Mark Stengler, ND
Many people claim that after reducing or eliminating their consumption of cows' milk, they saw an improvement in fatigue, digestive problems, joint pains, skin conditions, mental fog, and a variety of other conditions.
Many people claim that after reducing or eliminating their consumption of cows' milk, they saw an improvement in fatigue, digestive problems, joint pains, skin conditions, mental fog, and a variety of other conditions. To get their nutrients, people have turned to alternative milks.
We are the only species that consumes the milk of another species. The milk of each species is specifically designed to protect and nourish its own young. There is no product on the market that compares to a mother's breast milk for an infant.
Cows' Milk Too Rich For Our Blood?
Why do so many people react to cows' milk? One reason has to do with the protein composition. Milk proteins can trigger the production of antibodies that lead to immune and possible allergy and inflammatory reactions. Casein is the most allergenic of all milk proteins. There is twice as much casein in cows' milk than in breast milk and this concentration may be too much for the human immune system. The process of homogenization also appears to make cows' milk proteins more allergenic.
Mooving Away From Cows' Milk
Fortunately, thanks to the natural health food industry there are many alternatives to cows' milk that people can enjoy.
Rice Milk: Once carried by only health food stores, rice milk has become extremely popular in the last decade and is now available in many supermarkets. Nutrition-oriented doctors consider rice as one of the least allergenic foods.
Most rice milk products are made from brown rice. The milk has a slightly sweet taste and is thinner than cows' milk. Often, vitamins A, D, and B12 are added to increase the nutritional profile. Calcium-enriched formulas are also available and these contain as much calcium as cows' milk at 300 milligrams per eight-ounce serving. Rice milk is available in a variety of flavours including carob, vanilla, and chocolate.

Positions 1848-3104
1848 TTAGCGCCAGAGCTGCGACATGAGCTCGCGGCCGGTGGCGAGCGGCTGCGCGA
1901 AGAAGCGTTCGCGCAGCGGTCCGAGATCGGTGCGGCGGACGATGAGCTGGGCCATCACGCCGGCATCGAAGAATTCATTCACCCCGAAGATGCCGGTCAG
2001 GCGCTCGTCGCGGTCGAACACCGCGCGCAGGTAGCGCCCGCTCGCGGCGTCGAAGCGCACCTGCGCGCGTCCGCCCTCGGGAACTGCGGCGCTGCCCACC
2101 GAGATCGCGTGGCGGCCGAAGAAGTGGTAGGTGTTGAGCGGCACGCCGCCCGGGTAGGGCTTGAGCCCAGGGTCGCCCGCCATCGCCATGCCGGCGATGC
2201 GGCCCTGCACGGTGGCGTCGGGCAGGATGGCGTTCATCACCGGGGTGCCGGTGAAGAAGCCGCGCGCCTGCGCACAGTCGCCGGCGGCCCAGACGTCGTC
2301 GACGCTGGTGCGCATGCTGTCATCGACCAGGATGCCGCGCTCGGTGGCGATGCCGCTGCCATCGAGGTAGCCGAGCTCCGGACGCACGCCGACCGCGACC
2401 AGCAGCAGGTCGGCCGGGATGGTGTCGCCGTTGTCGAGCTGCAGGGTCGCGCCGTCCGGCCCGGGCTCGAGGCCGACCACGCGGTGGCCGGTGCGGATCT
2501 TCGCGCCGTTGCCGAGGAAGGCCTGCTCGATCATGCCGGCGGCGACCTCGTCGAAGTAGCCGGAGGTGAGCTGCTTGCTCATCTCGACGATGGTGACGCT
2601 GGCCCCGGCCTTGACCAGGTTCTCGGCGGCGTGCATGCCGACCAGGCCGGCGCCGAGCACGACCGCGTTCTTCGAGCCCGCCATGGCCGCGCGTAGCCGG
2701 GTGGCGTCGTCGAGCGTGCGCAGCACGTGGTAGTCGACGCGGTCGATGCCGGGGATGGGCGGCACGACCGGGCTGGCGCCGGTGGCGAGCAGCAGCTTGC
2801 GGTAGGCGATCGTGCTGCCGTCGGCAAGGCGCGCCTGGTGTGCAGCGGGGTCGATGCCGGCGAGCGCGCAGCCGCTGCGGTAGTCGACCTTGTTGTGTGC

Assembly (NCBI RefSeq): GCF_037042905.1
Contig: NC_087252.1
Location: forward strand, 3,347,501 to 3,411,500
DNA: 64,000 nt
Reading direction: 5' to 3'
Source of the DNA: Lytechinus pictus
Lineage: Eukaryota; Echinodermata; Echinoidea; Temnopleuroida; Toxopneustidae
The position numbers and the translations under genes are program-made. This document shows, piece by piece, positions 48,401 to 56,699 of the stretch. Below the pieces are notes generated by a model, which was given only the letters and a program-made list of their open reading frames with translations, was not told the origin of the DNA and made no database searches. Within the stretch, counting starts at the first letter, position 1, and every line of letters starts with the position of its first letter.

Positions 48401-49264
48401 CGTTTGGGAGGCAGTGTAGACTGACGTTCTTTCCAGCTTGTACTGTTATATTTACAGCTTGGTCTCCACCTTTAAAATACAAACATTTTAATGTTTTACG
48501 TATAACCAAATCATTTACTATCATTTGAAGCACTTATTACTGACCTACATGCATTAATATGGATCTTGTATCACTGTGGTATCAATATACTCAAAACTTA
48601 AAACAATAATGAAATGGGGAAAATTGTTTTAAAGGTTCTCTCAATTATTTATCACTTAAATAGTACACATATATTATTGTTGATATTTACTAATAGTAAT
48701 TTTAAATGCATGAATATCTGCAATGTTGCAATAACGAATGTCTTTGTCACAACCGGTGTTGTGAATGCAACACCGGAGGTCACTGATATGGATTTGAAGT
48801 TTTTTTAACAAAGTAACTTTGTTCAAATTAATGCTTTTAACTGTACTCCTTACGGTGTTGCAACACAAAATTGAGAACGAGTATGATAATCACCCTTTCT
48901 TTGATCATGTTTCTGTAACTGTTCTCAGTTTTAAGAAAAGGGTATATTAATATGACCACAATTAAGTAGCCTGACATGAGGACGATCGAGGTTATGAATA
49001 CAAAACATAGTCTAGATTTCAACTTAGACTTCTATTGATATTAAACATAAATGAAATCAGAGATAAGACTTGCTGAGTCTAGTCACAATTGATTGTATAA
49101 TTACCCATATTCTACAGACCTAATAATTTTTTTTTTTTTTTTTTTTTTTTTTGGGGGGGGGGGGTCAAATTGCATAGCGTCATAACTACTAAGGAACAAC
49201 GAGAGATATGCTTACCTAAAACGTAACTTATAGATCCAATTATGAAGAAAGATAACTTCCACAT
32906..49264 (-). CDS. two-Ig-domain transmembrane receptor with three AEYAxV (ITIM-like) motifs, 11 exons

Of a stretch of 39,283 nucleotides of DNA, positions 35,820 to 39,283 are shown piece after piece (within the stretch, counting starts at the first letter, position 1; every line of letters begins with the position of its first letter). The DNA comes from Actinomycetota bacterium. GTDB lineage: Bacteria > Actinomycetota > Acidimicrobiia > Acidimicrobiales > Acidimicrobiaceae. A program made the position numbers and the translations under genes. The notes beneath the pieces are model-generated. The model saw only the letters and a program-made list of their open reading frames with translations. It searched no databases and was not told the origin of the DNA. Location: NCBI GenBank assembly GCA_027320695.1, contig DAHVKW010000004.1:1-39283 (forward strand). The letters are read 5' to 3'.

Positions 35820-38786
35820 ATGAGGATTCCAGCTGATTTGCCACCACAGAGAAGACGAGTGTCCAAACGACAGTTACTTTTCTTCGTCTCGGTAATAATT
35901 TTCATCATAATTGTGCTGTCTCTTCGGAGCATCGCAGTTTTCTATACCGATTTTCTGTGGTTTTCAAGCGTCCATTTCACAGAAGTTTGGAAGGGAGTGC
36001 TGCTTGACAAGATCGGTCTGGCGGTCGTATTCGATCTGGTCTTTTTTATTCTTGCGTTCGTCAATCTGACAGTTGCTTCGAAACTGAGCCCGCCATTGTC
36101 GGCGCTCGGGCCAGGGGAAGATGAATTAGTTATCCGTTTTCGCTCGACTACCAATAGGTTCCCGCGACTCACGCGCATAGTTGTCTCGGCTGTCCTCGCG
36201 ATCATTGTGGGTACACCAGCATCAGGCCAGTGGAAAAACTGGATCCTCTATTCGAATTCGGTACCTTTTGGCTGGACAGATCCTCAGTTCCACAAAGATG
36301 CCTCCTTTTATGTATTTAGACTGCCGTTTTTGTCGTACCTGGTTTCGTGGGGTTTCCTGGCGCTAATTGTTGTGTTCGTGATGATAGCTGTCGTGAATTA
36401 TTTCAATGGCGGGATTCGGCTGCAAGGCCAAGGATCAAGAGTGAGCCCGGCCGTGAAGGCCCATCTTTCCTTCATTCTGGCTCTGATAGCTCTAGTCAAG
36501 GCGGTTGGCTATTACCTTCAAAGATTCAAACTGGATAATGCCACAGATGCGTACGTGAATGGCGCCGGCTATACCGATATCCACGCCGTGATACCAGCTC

A downside of rice milk is the carbohydrate content. An eight-ounce glass of rice milk may contain 25 grams of carbohydrates and 11 grams of simple sugars.
Soymilk: Another popular alternative is soymilk. It is higher in protein than rice milk, but like rice milk is lactose-free. Soymilk may have natural hormone-balancing properties for premenopausal and postmenopausal women due to its phytoestrogen content.
There is some controversy regarding soymilk and detrimental effects of thyroid function, but the data is inconclusive. Those with existing thyroid disorders should avoid drinking more than eight ounces a day. Some researchers feel soy products may cause hormonal imbalance in children. People sensitive to soymilk may notice symptoms such as gas and bloating.
Oat milk: Popular among health food enthusiasts, oat milk has a sweet taste. Similar to rice milk, it contains a relatively high amount of sugar, so those with blood sugar conditions should use smaller amounts.
Almond milk: Milk made from almonds has a better protein-to-carbohydrate ratio than rice and oat milk. It also works very well as a milk substitute when baking.
Cows' milk was not designed to be compatible with the human body. Modern techniques of pasteurization and homogenization have compounded the health problems associated with it. Many alternatives are now available which may offer much healthier options for both children and adults.
Mother's Milk Nothing Like It!
|Cows' Milk||Mother's Milk|
80 percent casein, 20 percent whey
|40 percent casein, 60 percent whey|
|Fats||High saturated fat, no significant amount of essential fatty acids||Rich in essential fatty acids|
|Carbs||Hard for non-breastfed babies to digest||Twice as much lactose for energy and growth, contains bacteria that help digest lactose|
|Vitamins and minerals||Lower amounts of E, C, B and trace minerals||Higher amounts|
|Good bacteria||None||High amount|
|Processing||Pasteurization and homogenization cause loss of enzymes and protein structure changes||None|